Carthay Environmental Studies Magnet is the only STEM-certified environmental studies school in LAUSD with a garden sciences program. Our curriculum engages students and gives them the skills and abilities they need to be active participants in improving the quality of life for themselves and future generations.
The school's garden, which began in 2006, is an integral part of our environmental studies program. All students receive science instruction in our outdoor classroom and garden and gain hands-on experience understanding nature's many cycles. The garden expands their own tastes and access to fresh, healthy produce, and helps students draw connections between how food is grown, and the importance of caring for our environment.
Carthay encourages critical thinkers who take action. Through parent, teacher, administration, and community support, our school has proactively achieved the following:
Removed over 5,000 square feet of heat-absorbing asphalt and replaced it with green space and edible gardens, seven raised garden beds, and an orchard with more than 10 fruit trees. All produce from our garden provides fruit and vegetables for students and parents.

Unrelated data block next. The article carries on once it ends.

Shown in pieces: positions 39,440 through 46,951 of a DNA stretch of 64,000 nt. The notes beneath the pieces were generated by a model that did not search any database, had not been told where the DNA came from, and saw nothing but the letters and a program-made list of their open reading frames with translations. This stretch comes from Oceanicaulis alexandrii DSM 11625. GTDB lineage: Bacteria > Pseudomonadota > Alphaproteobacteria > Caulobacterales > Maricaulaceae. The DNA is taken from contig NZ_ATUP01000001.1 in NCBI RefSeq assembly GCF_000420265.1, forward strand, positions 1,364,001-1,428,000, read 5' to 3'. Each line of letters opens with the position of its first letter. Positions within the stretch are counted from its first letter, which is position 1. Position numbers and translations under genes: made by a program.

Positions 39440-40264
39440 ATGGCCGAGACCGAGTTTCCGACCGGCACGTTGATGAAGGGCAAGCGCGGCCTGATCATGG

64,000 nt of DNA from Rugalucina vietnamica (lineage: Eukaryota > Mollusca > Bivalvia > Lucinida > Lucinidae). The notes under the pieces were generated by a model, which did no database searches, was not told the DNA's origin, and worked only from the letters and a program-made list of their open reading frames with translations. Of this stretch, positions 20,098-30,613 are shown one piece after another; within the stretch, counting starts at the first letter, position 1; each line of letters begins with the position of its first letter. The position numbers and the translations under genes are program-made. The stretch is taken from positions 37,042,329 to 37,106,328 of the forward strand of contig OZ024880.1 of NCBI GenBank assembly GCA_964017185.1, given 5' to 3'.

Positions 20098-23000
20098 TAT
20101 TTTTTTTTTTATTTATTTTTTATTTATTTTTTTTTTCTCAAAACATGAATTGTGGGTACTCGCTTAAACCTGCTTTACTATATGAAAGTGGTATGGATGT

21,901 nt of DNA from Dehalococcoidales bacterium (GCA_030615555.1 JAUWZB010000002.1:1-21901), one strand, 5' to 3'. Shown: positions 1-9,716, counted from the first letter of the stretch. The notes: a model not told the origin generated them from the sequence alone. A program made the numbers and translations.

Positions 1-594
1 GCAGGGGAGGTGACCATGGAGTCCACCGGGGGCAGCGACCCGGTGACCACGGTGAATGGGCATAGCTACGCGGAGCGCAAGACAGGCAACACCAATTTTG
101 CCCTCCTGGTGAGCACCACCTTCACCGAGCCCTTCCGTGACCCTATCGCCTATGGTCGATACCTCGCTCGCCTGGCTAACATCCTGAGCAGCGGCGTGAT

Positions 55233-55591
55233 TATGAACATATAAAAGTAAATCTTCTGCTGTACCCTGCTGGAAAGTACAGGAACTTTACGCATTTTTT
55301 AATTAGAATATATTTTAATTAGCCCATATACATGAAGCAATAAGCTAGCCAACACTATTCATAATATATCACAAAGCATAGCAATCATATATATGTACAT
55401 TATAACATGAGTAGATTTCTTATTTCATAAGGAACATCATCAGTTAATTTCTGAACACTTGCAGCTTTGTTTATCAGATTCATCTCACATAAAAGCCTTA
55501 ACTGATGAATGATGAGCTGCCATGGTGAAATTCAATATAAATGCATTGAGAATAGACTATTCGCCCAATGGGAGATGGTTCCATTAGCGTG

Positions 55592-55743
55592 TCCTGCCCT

Reduced water consumption by converting the grass lawn in the front of our school to a drought-tolerant native garden. (This was a project spearheaded by first grade students in 2016. The garden is now a Certified Wildlife Habitat and provides a rich, healthy habitat for pollinators.)
Added an aquaponics system to the garden, which shows nutrient cycles and a different non-soil based gardening practice.
Added a chicken care program to the school garden.
Taught the students and parents how to compost food waste that is being generated at our school. (Grant funding provided two large compost bins in our school garden.)
Carthay Elementary first opened its doors in 1924 to serve the immediate Carthay Center neighborhood, a subdivision in mid-city Los Angeles planned by developer Harvey J. McCarthay. The school was located opposite the famous Carthay Circle Theater, which hosted legendary movie premieres "The Wizard of Oz," “Snow White,” and “Gone With The Wind." Although the theater was demolished in 1969, the beautiful school building was preserved and remains an architectural centerpiece of the neighborhood.
Today, Carthay's students travel from greater Los Angeles, including underserved areas, to participate in our environmental studies program. Our families represent the diversity of Los Angeles and speak over a dozen different languages from around the world: Spanish, Punjabi, Filipino, Russian, Farsi, Hindi, Japanese, Amharic, Armenian, German, Korean, Hebrew and Rumanian.
We look forward to welcoming you to learn and grow with us!